Last night I had a chance to meet up with a friend–socially distanced, etc.–to catch up and so that he could present me with something he put together as a holiday gift. This friend, Mike Cherba, is juggling his daily work (his hours even in normal times are long), parenting, helping his children with online school, and running one of the best historical fencing schools in the state. It’s not been easy to see anyone, and though we are living parallels lives in many ways our schedules have not coordinated super well. At present most of my day is taken up with the data-end of the fight against Covid.
I wanted to share this gift here for a few reasons. First, as will be clear, Mike paid me a signal honor in his choice of decoration. Second, he made this by hand, and the time, labor, and returns-to-drawing-boards are not something one undertakes without love. To say I am deeply touched by his gift and a reminder of his friendship sounds trite and tired, but it’s true–a kindness like this is best shared, and if that embarrasses him a little I know he’s tough enough to handle it 😉
Though a handy chap, Mike has used quarantine to dive deep into woodworking, partly as a mental break from the rigors of life right now, and partly out of interest in creating historical furniture and equipment. His school, Northwest Armizare, has organized a living-history component entitled “The Hawkwood Troope” which highlights historical combat as depicted in works like those of Fiore dei Liberi (ca. 1410). The attention to detail that they put into their armor and research looks better in the field with period kit, so his dive into woodworking serves a double purpose.
A link to Northwest Armizare is in the “Links” section of this site.
Something I never explained, but perhaps should, is how I landed on this design. My friend Chase Dimick, who is one of the armored-fighters working with Mike, is not only an experienced harness fighter, but an amazing artist. Drawing, paint, you name it, he can do it. I consulted with him as I was working on a suitable symbol for SdTS. This is his design and like everything he produces it came out super well I think.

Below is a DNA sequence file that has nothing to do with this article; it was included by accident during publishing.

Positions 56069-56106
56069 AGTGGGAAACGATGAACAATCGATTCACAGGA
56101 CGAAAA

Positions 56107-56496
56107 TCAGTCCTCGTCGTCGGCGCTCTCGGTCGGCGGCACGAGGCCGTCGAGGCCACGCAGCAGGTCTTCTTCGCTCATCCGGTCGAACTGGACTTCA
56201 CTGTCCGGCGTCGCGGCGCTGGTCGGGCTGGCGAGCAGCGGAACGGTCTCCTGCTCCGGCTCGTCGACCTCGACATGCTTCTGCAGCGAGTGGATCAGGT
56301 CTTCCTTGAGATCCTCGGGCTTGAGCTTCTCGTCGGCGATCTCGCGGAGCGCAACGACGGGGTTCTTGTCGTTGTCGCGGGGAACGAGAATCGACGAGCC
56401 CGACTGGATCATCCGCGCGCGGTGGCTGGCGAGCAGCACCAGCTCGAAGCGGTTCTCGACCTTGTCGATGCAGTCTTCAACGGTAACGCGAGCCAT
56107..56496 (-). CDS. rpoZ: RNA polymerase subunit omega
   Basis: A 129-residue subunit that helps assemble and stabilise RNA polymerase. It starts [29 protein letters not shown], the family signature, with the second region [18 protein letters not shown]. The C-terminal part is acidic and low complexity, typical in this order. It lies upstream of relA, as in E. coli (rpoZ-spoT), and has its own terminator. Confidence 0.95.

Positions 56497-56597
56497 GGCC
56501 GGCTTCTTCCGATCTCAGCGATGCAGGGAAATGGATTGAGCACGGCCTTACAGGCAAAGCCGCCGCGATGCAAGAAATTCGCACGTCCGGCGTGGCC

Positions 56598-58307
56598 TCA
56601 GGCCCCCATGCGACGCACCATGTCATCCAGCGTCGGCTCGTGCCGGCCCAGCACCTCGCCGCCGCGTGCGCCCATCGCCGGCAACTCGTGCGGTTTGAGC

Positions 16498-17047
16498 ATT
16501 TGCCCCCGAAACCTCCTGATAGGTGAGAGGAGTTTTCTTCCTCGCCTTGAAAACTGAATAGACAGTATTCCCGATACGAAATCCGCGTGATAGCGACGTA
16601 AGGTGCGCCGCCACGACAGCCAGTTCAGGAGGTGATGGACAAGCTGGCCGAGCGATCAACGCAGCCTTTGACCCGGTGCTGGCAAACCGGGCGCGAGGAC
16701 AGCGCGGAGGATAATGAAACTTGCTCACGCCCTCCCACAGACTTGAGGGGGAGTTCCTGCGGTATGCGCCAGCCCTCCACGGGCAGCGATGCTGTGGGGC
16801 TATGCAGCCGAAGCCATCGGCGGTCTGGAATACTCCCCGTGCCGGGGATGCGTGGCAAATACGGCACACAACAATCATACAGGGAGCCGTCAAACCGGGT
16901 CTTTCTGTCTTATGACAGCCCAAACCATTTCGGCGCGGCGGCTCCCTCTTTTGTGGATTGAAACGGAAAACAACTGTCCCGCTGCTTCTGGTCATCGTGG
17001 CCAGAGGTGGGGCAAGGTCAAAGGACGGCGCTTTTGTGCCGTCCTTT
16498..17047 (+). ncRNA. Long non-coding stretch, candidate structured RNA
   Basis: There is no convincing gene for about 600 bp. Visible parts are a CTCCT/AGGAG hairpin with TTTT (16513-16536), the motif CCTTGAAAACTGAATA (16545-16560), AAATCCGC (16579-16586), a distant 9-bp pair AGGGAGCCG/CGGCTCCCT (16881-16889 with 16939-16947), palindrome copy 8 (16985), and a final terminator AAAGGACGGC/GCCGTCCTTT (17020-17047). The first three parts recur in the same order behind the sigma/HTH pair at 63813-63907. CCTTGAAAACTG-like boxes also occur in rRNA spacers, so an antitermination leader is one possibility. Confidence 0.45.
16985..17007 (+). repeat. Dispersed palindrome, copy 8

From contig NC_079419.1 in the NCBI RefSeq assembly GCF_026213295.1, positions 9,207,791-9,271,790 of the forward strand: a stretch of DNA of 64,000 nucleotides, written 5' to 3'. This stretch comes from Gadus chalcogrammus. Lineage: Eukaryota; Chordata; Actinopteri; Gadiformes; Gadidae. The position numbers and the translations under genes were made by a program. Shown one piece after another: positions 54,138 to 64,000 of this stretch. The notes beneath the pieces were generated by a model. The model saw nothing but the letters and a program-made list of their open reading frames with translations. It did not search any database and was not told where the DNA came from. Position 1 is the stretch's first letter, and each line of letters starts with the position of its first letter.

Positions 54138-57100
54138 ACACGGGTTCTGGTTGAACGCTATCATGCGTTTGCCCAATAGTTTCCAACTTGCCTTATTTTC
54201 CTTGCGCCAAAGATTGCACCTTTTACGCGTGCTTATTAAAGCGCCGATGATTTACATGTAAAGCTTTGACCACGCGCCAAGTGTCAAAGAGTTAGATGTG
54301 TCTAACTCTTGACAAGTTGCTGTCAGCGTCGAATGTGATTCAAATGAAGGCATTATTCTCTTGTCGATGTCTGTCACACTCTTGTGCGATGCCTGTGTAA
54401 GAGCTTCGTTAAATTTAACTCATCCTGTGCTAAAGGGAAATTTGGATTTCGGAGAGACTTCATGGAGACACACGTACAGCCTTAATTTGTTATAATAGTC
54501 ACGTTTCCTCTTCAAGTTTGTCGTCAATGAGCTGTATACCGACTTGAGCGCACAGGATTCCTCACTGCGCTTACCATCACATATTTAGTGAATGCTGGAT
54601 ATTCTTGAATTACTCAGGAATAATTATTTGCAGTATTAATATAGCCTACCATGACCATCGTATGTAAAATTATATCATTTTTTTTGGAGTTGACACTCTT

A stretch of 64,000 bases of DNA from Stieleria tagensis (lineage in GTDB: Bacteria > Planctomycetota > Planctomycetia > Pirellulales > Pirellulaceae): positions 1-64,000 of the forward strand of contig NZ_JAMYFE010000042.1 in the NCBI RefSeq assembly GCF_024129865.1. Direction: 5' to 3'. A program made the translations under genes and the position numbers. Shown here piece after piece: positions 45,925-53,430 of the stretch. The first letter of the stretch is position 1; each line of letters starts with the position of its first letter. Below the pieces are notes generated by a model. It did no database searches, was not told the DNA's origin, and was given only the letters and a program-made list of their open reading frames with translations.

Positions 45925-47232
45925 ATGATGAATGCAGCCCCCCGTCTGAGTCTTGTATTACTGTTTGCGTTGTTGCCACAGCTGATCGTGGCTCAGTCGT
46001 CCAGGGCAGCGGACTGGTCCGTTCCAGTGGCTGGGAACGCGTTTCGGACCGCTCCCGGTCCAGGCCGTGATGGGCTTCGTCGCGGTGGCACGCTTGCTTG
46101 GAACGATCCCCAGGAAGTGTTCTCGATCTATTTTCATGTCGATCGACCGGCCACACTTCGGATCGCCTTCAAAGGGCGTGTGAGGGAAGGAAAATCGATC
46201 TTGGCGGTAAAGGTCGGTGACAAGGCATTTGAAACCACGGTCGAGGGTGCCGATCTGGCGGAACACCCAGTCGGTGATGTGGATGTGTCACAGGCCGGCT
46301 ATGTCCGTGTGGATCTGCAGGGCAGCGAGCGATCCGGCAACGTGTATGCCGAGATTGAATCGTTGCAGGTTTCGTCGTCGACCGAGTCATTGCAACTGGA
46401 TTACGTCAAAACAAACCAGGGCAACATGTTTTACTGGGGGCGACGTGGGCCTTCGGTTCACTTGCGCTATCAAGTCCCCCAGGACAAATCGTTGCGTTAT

The giglio, the flower (or) emblazoned on the field (azure), is reminiscent of a fleur-de-lis, but is one symbol long associated with the city of Florence, Italy. Various stories provide an origin for this stylized iris, but whatever the truth it has been one of many symbols at least since the 13th century. To me, it recalls a period of intense literary genius in the city, one of the seats for the rise of humanism, and of deep interest in Italy’s classical past. In a similar way, historical fencers seek out works of the past to understand and inform current practice. There is, however, a bit of a Petrarca (d. 1374) in most of us, as we not only wish to understand the past, but raise it from the dead (Francesco wrote letters to dead Romans if that suggests anything). Scholars of Petrarch fear not, I’m not suggesting that he was a necromancer, though if Abe Lincoln can fight Vampires… I don’t know, that could be a fun project…
The choice of colors, blue and gold, have meaning for me on multiple levels. They honor my university and are a nod to my time at Northwest Armizare. These colors also have some connections to some family history. Also, they go well together.
The choice of arms behind the shield are a Radaellian sabre, a spada, and a baskethilt broadsword–the first two weapons, being Italian, highlight the focus of study at SdTS, and the third, while not really a subject we cover is meant to connect our approach to historical vs. competitive modern fencing (I could have used a longsword, but while I’ve dabbled in longsword, I do not cover it and being an earlier weapon than broadsword the latter seemed more appropriate).